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This site is for guys looking to hook up with the girls in other countries. In each city I've been to I rate your chance of hooking up along with what to do during the day, where to sleep, and what spots to hit at night. In each country's overview page I also give a description on the girls. For advice on how to pick girls up, take a look at my game tips newsletter, which complements my book Bang.

Home / Travel Guides / Argentina / El Chalten

This town is like a much smaller version of El Calafate, catering mostly to hikers. I recommend you come here before El Calafate so you can end your Patagonia experience with the magnificent glaciers. While the hikes are not bad, you will see nothing that several other South American countries offer in their Andes region. (Huaraz, Peru is best for treks.) There are no ATMs in town.

Chance Of Hooking Up Rating: 1 out of 5 ?

Daytime

Your bus will stop at the Park Office where they give you a map with possible hikes. Most popular are ones to Lago Capri to see Fitz Roy (3405m) and Lago Torre to see Glacier Grande and Cerro Torre (3102 m). Both can be done on daytrips, about 3 hours one way. If you are looking for adventure, head on to Laguna Toro (7 hours one way). There are also shorter hikes for the lazy or feeble. There is a supermarket on the main street (Av San Martin) to stock up on provisions.

Nightlife

I think I saw a bar on the main street.

Sleep

Rio Grande Hostel (San Martin 724)
$12/night for dorm. Comfortable hostel that is similar to Calafate Hostel in El Calafate. They allow smoking in the common areas, unfortunately. Internet is astronomically priced.

Other Cities In Argentina

Related Resources:

Argentina Guidebook
If you're only going to visit only Argentina then I recommend you get this guide, which is far more detailed than the continental guide below, with options that cater to a range of budgets instead of only the shoestring backpacking crowd. Also it gives more respectable treatment to small cities and towns that the larger guide breezes over with a paragraph or two.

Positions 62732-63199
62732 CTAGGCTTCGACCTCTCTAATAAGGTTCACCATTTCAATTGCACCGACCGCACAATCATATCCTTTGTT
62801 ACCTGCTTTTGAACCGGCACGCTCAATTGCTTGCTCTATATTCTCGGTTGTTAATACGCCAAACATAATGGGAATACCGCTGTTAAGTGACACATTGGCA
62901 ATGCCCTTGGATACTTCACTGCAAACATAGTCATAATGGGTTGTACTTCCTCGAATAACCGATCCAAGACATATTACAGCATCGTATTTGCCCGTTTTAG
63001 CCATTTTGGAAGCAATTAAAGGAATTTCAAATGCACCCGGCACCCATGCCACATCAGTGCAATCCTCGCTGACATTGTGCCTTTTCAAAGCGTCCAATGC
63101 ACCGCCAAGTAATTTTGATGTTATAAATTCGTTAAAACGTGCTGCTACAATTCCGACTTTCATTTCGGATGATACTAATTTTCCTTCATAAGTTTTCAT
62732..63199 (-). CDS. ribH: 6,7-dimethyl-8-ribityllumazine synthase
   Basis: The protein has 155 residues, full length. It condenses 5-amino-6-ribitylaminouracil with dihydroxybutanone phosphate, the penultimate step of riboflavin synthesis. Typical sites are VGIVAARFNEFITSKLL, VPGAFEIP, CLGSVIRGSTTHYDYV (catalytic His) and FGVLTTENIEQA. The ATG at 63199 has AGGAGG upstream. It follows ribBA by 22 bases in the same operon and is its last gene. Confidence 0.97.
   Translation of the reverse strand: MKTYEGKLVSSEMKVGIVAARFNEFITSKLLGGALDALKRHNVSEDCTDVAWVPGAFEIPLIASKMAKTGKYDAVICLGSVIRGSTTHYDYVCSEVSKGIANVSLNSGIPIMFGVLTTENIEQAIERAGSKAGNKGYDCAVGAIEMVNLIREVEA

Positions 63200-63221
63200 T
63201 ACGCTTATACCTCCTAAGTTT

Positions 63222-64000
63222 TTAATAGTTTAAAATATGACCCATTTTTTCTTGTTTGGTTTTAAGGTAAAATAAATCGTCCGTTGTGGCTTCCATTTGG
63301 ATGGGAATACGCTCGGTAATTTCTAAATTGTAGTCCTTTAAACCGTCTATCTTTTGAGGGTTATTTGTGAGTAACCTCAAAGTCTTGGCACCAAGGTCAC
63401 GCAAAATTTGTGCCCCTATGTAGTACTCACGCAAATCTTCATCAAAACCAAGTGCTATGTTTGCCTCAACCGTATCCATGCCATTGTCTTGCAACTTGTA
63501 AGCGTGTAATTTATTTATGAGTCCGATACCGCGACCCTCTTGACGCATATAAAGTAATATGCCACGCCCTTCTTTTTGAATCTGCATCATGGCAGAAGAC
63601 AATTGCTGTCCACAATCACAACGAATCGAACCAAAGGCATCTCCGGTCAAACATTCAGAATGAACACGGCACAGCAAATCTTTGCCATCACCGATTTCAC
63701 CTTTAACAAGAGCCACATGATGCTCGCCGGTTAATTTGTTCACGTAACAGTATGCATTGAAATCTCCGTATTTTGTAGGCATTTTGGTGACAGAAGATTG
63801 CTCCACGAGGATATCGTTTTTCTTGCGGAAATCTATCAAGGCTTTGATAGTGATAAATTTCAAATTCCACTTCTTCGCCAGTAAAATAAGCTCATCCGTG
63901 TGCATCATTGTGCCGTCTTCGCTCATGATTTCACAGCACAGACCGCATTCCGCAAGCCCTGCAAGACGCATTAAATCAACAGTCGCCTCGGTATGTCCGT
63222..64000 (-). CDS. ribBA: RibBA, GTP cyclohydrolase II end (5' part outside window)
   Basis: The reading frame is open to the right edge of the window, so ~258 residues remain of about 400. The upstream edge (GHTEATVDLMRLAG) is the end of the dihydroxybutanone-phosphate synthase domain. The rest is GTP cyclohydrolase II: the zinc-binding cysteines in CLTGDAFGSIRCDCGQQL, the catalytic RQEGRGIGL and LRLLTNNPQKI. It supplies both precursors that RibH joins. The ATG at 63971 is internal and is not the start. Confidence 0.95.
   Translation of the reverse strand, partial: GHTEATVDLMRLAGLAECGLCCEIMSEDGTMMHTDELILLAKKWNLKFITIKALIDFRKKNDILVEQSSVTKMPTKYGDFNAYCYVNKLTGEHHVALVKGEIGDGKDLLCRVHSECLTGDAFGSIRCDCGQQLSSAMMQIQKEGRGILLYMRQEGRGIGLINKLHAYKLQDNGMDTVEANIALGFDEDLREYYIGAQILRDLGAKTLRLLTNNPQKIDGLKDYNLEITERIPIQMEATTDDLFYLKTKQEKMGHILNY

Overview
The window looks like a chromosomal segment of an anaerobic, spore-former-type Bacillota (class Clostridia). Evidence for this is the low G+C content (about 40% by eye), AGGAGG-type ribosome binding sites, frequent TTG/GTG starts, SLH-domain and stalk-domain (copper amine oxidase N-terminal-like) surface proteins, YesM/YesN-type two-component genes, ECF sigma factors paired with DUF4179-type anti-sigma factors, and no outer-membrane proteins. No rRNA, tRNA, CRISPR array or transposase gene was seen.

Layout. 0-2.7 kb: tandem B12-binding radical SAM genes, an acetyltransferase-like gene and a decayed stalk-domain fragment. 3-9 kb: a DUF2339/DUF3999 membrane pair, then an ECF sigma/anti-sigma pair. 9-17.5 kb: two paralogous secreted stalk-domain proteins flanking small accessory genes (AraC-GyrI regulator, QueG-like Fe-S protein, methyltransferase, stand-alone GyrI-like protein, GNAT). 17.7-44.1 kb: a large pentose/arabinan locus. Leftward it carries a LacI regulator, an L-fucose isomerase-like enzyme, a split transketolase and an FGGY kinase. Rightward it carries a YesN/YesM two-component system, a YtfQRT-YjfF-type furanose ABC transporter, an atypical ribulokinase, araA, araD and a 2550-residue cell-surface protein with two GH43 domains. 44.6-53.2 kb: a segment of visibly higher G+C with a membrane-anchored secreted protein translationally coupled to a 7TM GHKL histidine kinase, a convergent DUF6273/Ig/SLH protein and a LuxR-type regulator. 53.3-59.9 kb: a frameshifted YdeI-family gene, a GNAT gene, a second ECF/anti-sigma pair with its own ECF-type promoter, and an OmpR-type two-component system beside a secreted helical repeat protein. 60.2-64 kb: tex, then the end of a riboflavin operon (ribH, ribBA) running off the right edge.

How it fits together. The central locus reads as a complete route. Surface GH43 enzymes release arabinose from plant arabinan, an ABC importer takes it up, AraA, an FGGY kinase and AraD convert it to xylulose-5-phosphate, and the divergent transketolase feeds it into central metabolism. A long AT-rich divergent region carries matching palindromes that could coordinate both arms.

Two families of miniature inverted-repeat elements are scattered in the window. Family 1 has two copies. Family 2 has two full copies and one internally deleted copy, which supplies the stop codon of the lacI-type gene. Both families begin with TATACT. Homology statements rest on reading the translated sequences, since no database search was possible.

South America On A Shoestring Guidebook
This is the guidebook that I used in my six month trip in South America. The maps are excellent, the information is complete and thorough, and the reviews are accurate, which is why it's often called "the bible" by many travelers. The only problem is that everyone else has this book so if you are the type of person that wants to hit the isolated small towns you will be disappointed. My advice is to use this book for its maps and information on getting from city to city, but talk to the locals and other travelers for those isolated gems that Lonely Planet for some reason didn't find worthy to include.

Spanish For Beginners
My copy of this book is so beat up and weathered it's disintegrating before my eyes. I took it with me to South America because I loved how it was organized in a logical way that kept me motivated to keep studying. Lessons start short and easy and increase in complexity as you tackle frustrating readings that help take you to the next level. The only downside of this book is that it was originally published in 1957 so some of the vocabulary is very dated. Still, you'll be hard-pressed to find a modern equivalent of this book whose teachings approach the same quality. Last time I checked you can grab a used copy from Amazon for less than a dollar.


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